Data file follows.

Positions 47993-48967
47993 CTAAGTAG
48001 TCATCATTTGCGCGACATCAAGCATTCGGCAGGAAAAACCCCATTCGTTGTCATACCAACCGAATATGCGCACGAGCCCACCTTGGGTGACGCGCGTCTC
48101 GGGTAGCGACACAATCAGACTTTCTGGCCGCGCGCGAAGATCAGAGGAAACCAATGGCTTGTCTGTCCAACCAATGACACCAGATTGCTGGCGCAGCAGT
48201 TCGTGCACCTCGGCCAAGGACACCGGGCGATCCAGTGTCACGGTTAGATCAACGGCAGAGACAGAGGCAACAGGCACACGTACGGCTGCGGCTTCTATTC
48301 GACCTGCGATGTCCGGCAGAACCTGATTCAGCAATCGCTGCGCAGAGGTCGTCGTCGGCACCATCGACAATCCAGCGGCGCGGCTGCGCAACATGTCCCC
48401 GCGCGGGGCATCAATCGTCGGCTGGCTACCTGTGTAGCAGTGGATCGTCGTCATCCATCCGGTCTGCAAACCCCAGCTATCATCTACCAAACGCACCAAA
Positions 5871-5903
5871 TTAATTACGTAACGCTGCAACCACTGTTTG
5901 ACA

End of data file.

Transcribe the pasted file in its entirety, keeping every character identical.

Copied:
Positions 47993-48967
47993 CTAAGTAG
48001 TCATCATTTGCGCGACATCAAGCATTCGGCAGGAAAAACCCCATTCGTTGTCATACCAACCGAATATGCGCACGAGCCCACCTTGGGTGACGCGCGTCTC
48101 GGGTAGCGACACAATCAGACTTTCTGGCCGCGCGCGAAGATCAGAGGAAACCAATGGCTTGTCTGTCCAACCAATGACACCAGATTGCTGGCGCAGCAGT
48201 TCGTGCACCTCGGCCAAGGACACCGGGCGATCCAGTGTCACGGTTAGATCAACGGCAGAGACAGAGGCAACAGGCACACGTACGGCTGCGGCTTCTATTC
48301 GACCTGCGATGTCCGGCAGAACCTGATTCAGCAATCGCTGCGCAGAGGTCGTCGTCGGCACCATCGACAATCCAGCGGCGCGGCTGCGCAACATGTCCCC
48401 GCGCGGGGCATCAATCGTCGGCTGGCTACCTGTGTAGCAGTGGATCGTCGTCATCCATCCGGTCTGCAAACCCCAGCTATCATCTACCAAACGCACCAAA
Positions 5871-5903
5871 TTAATTACGTAACGCTGCAACCACTGTTTG
5901 ACA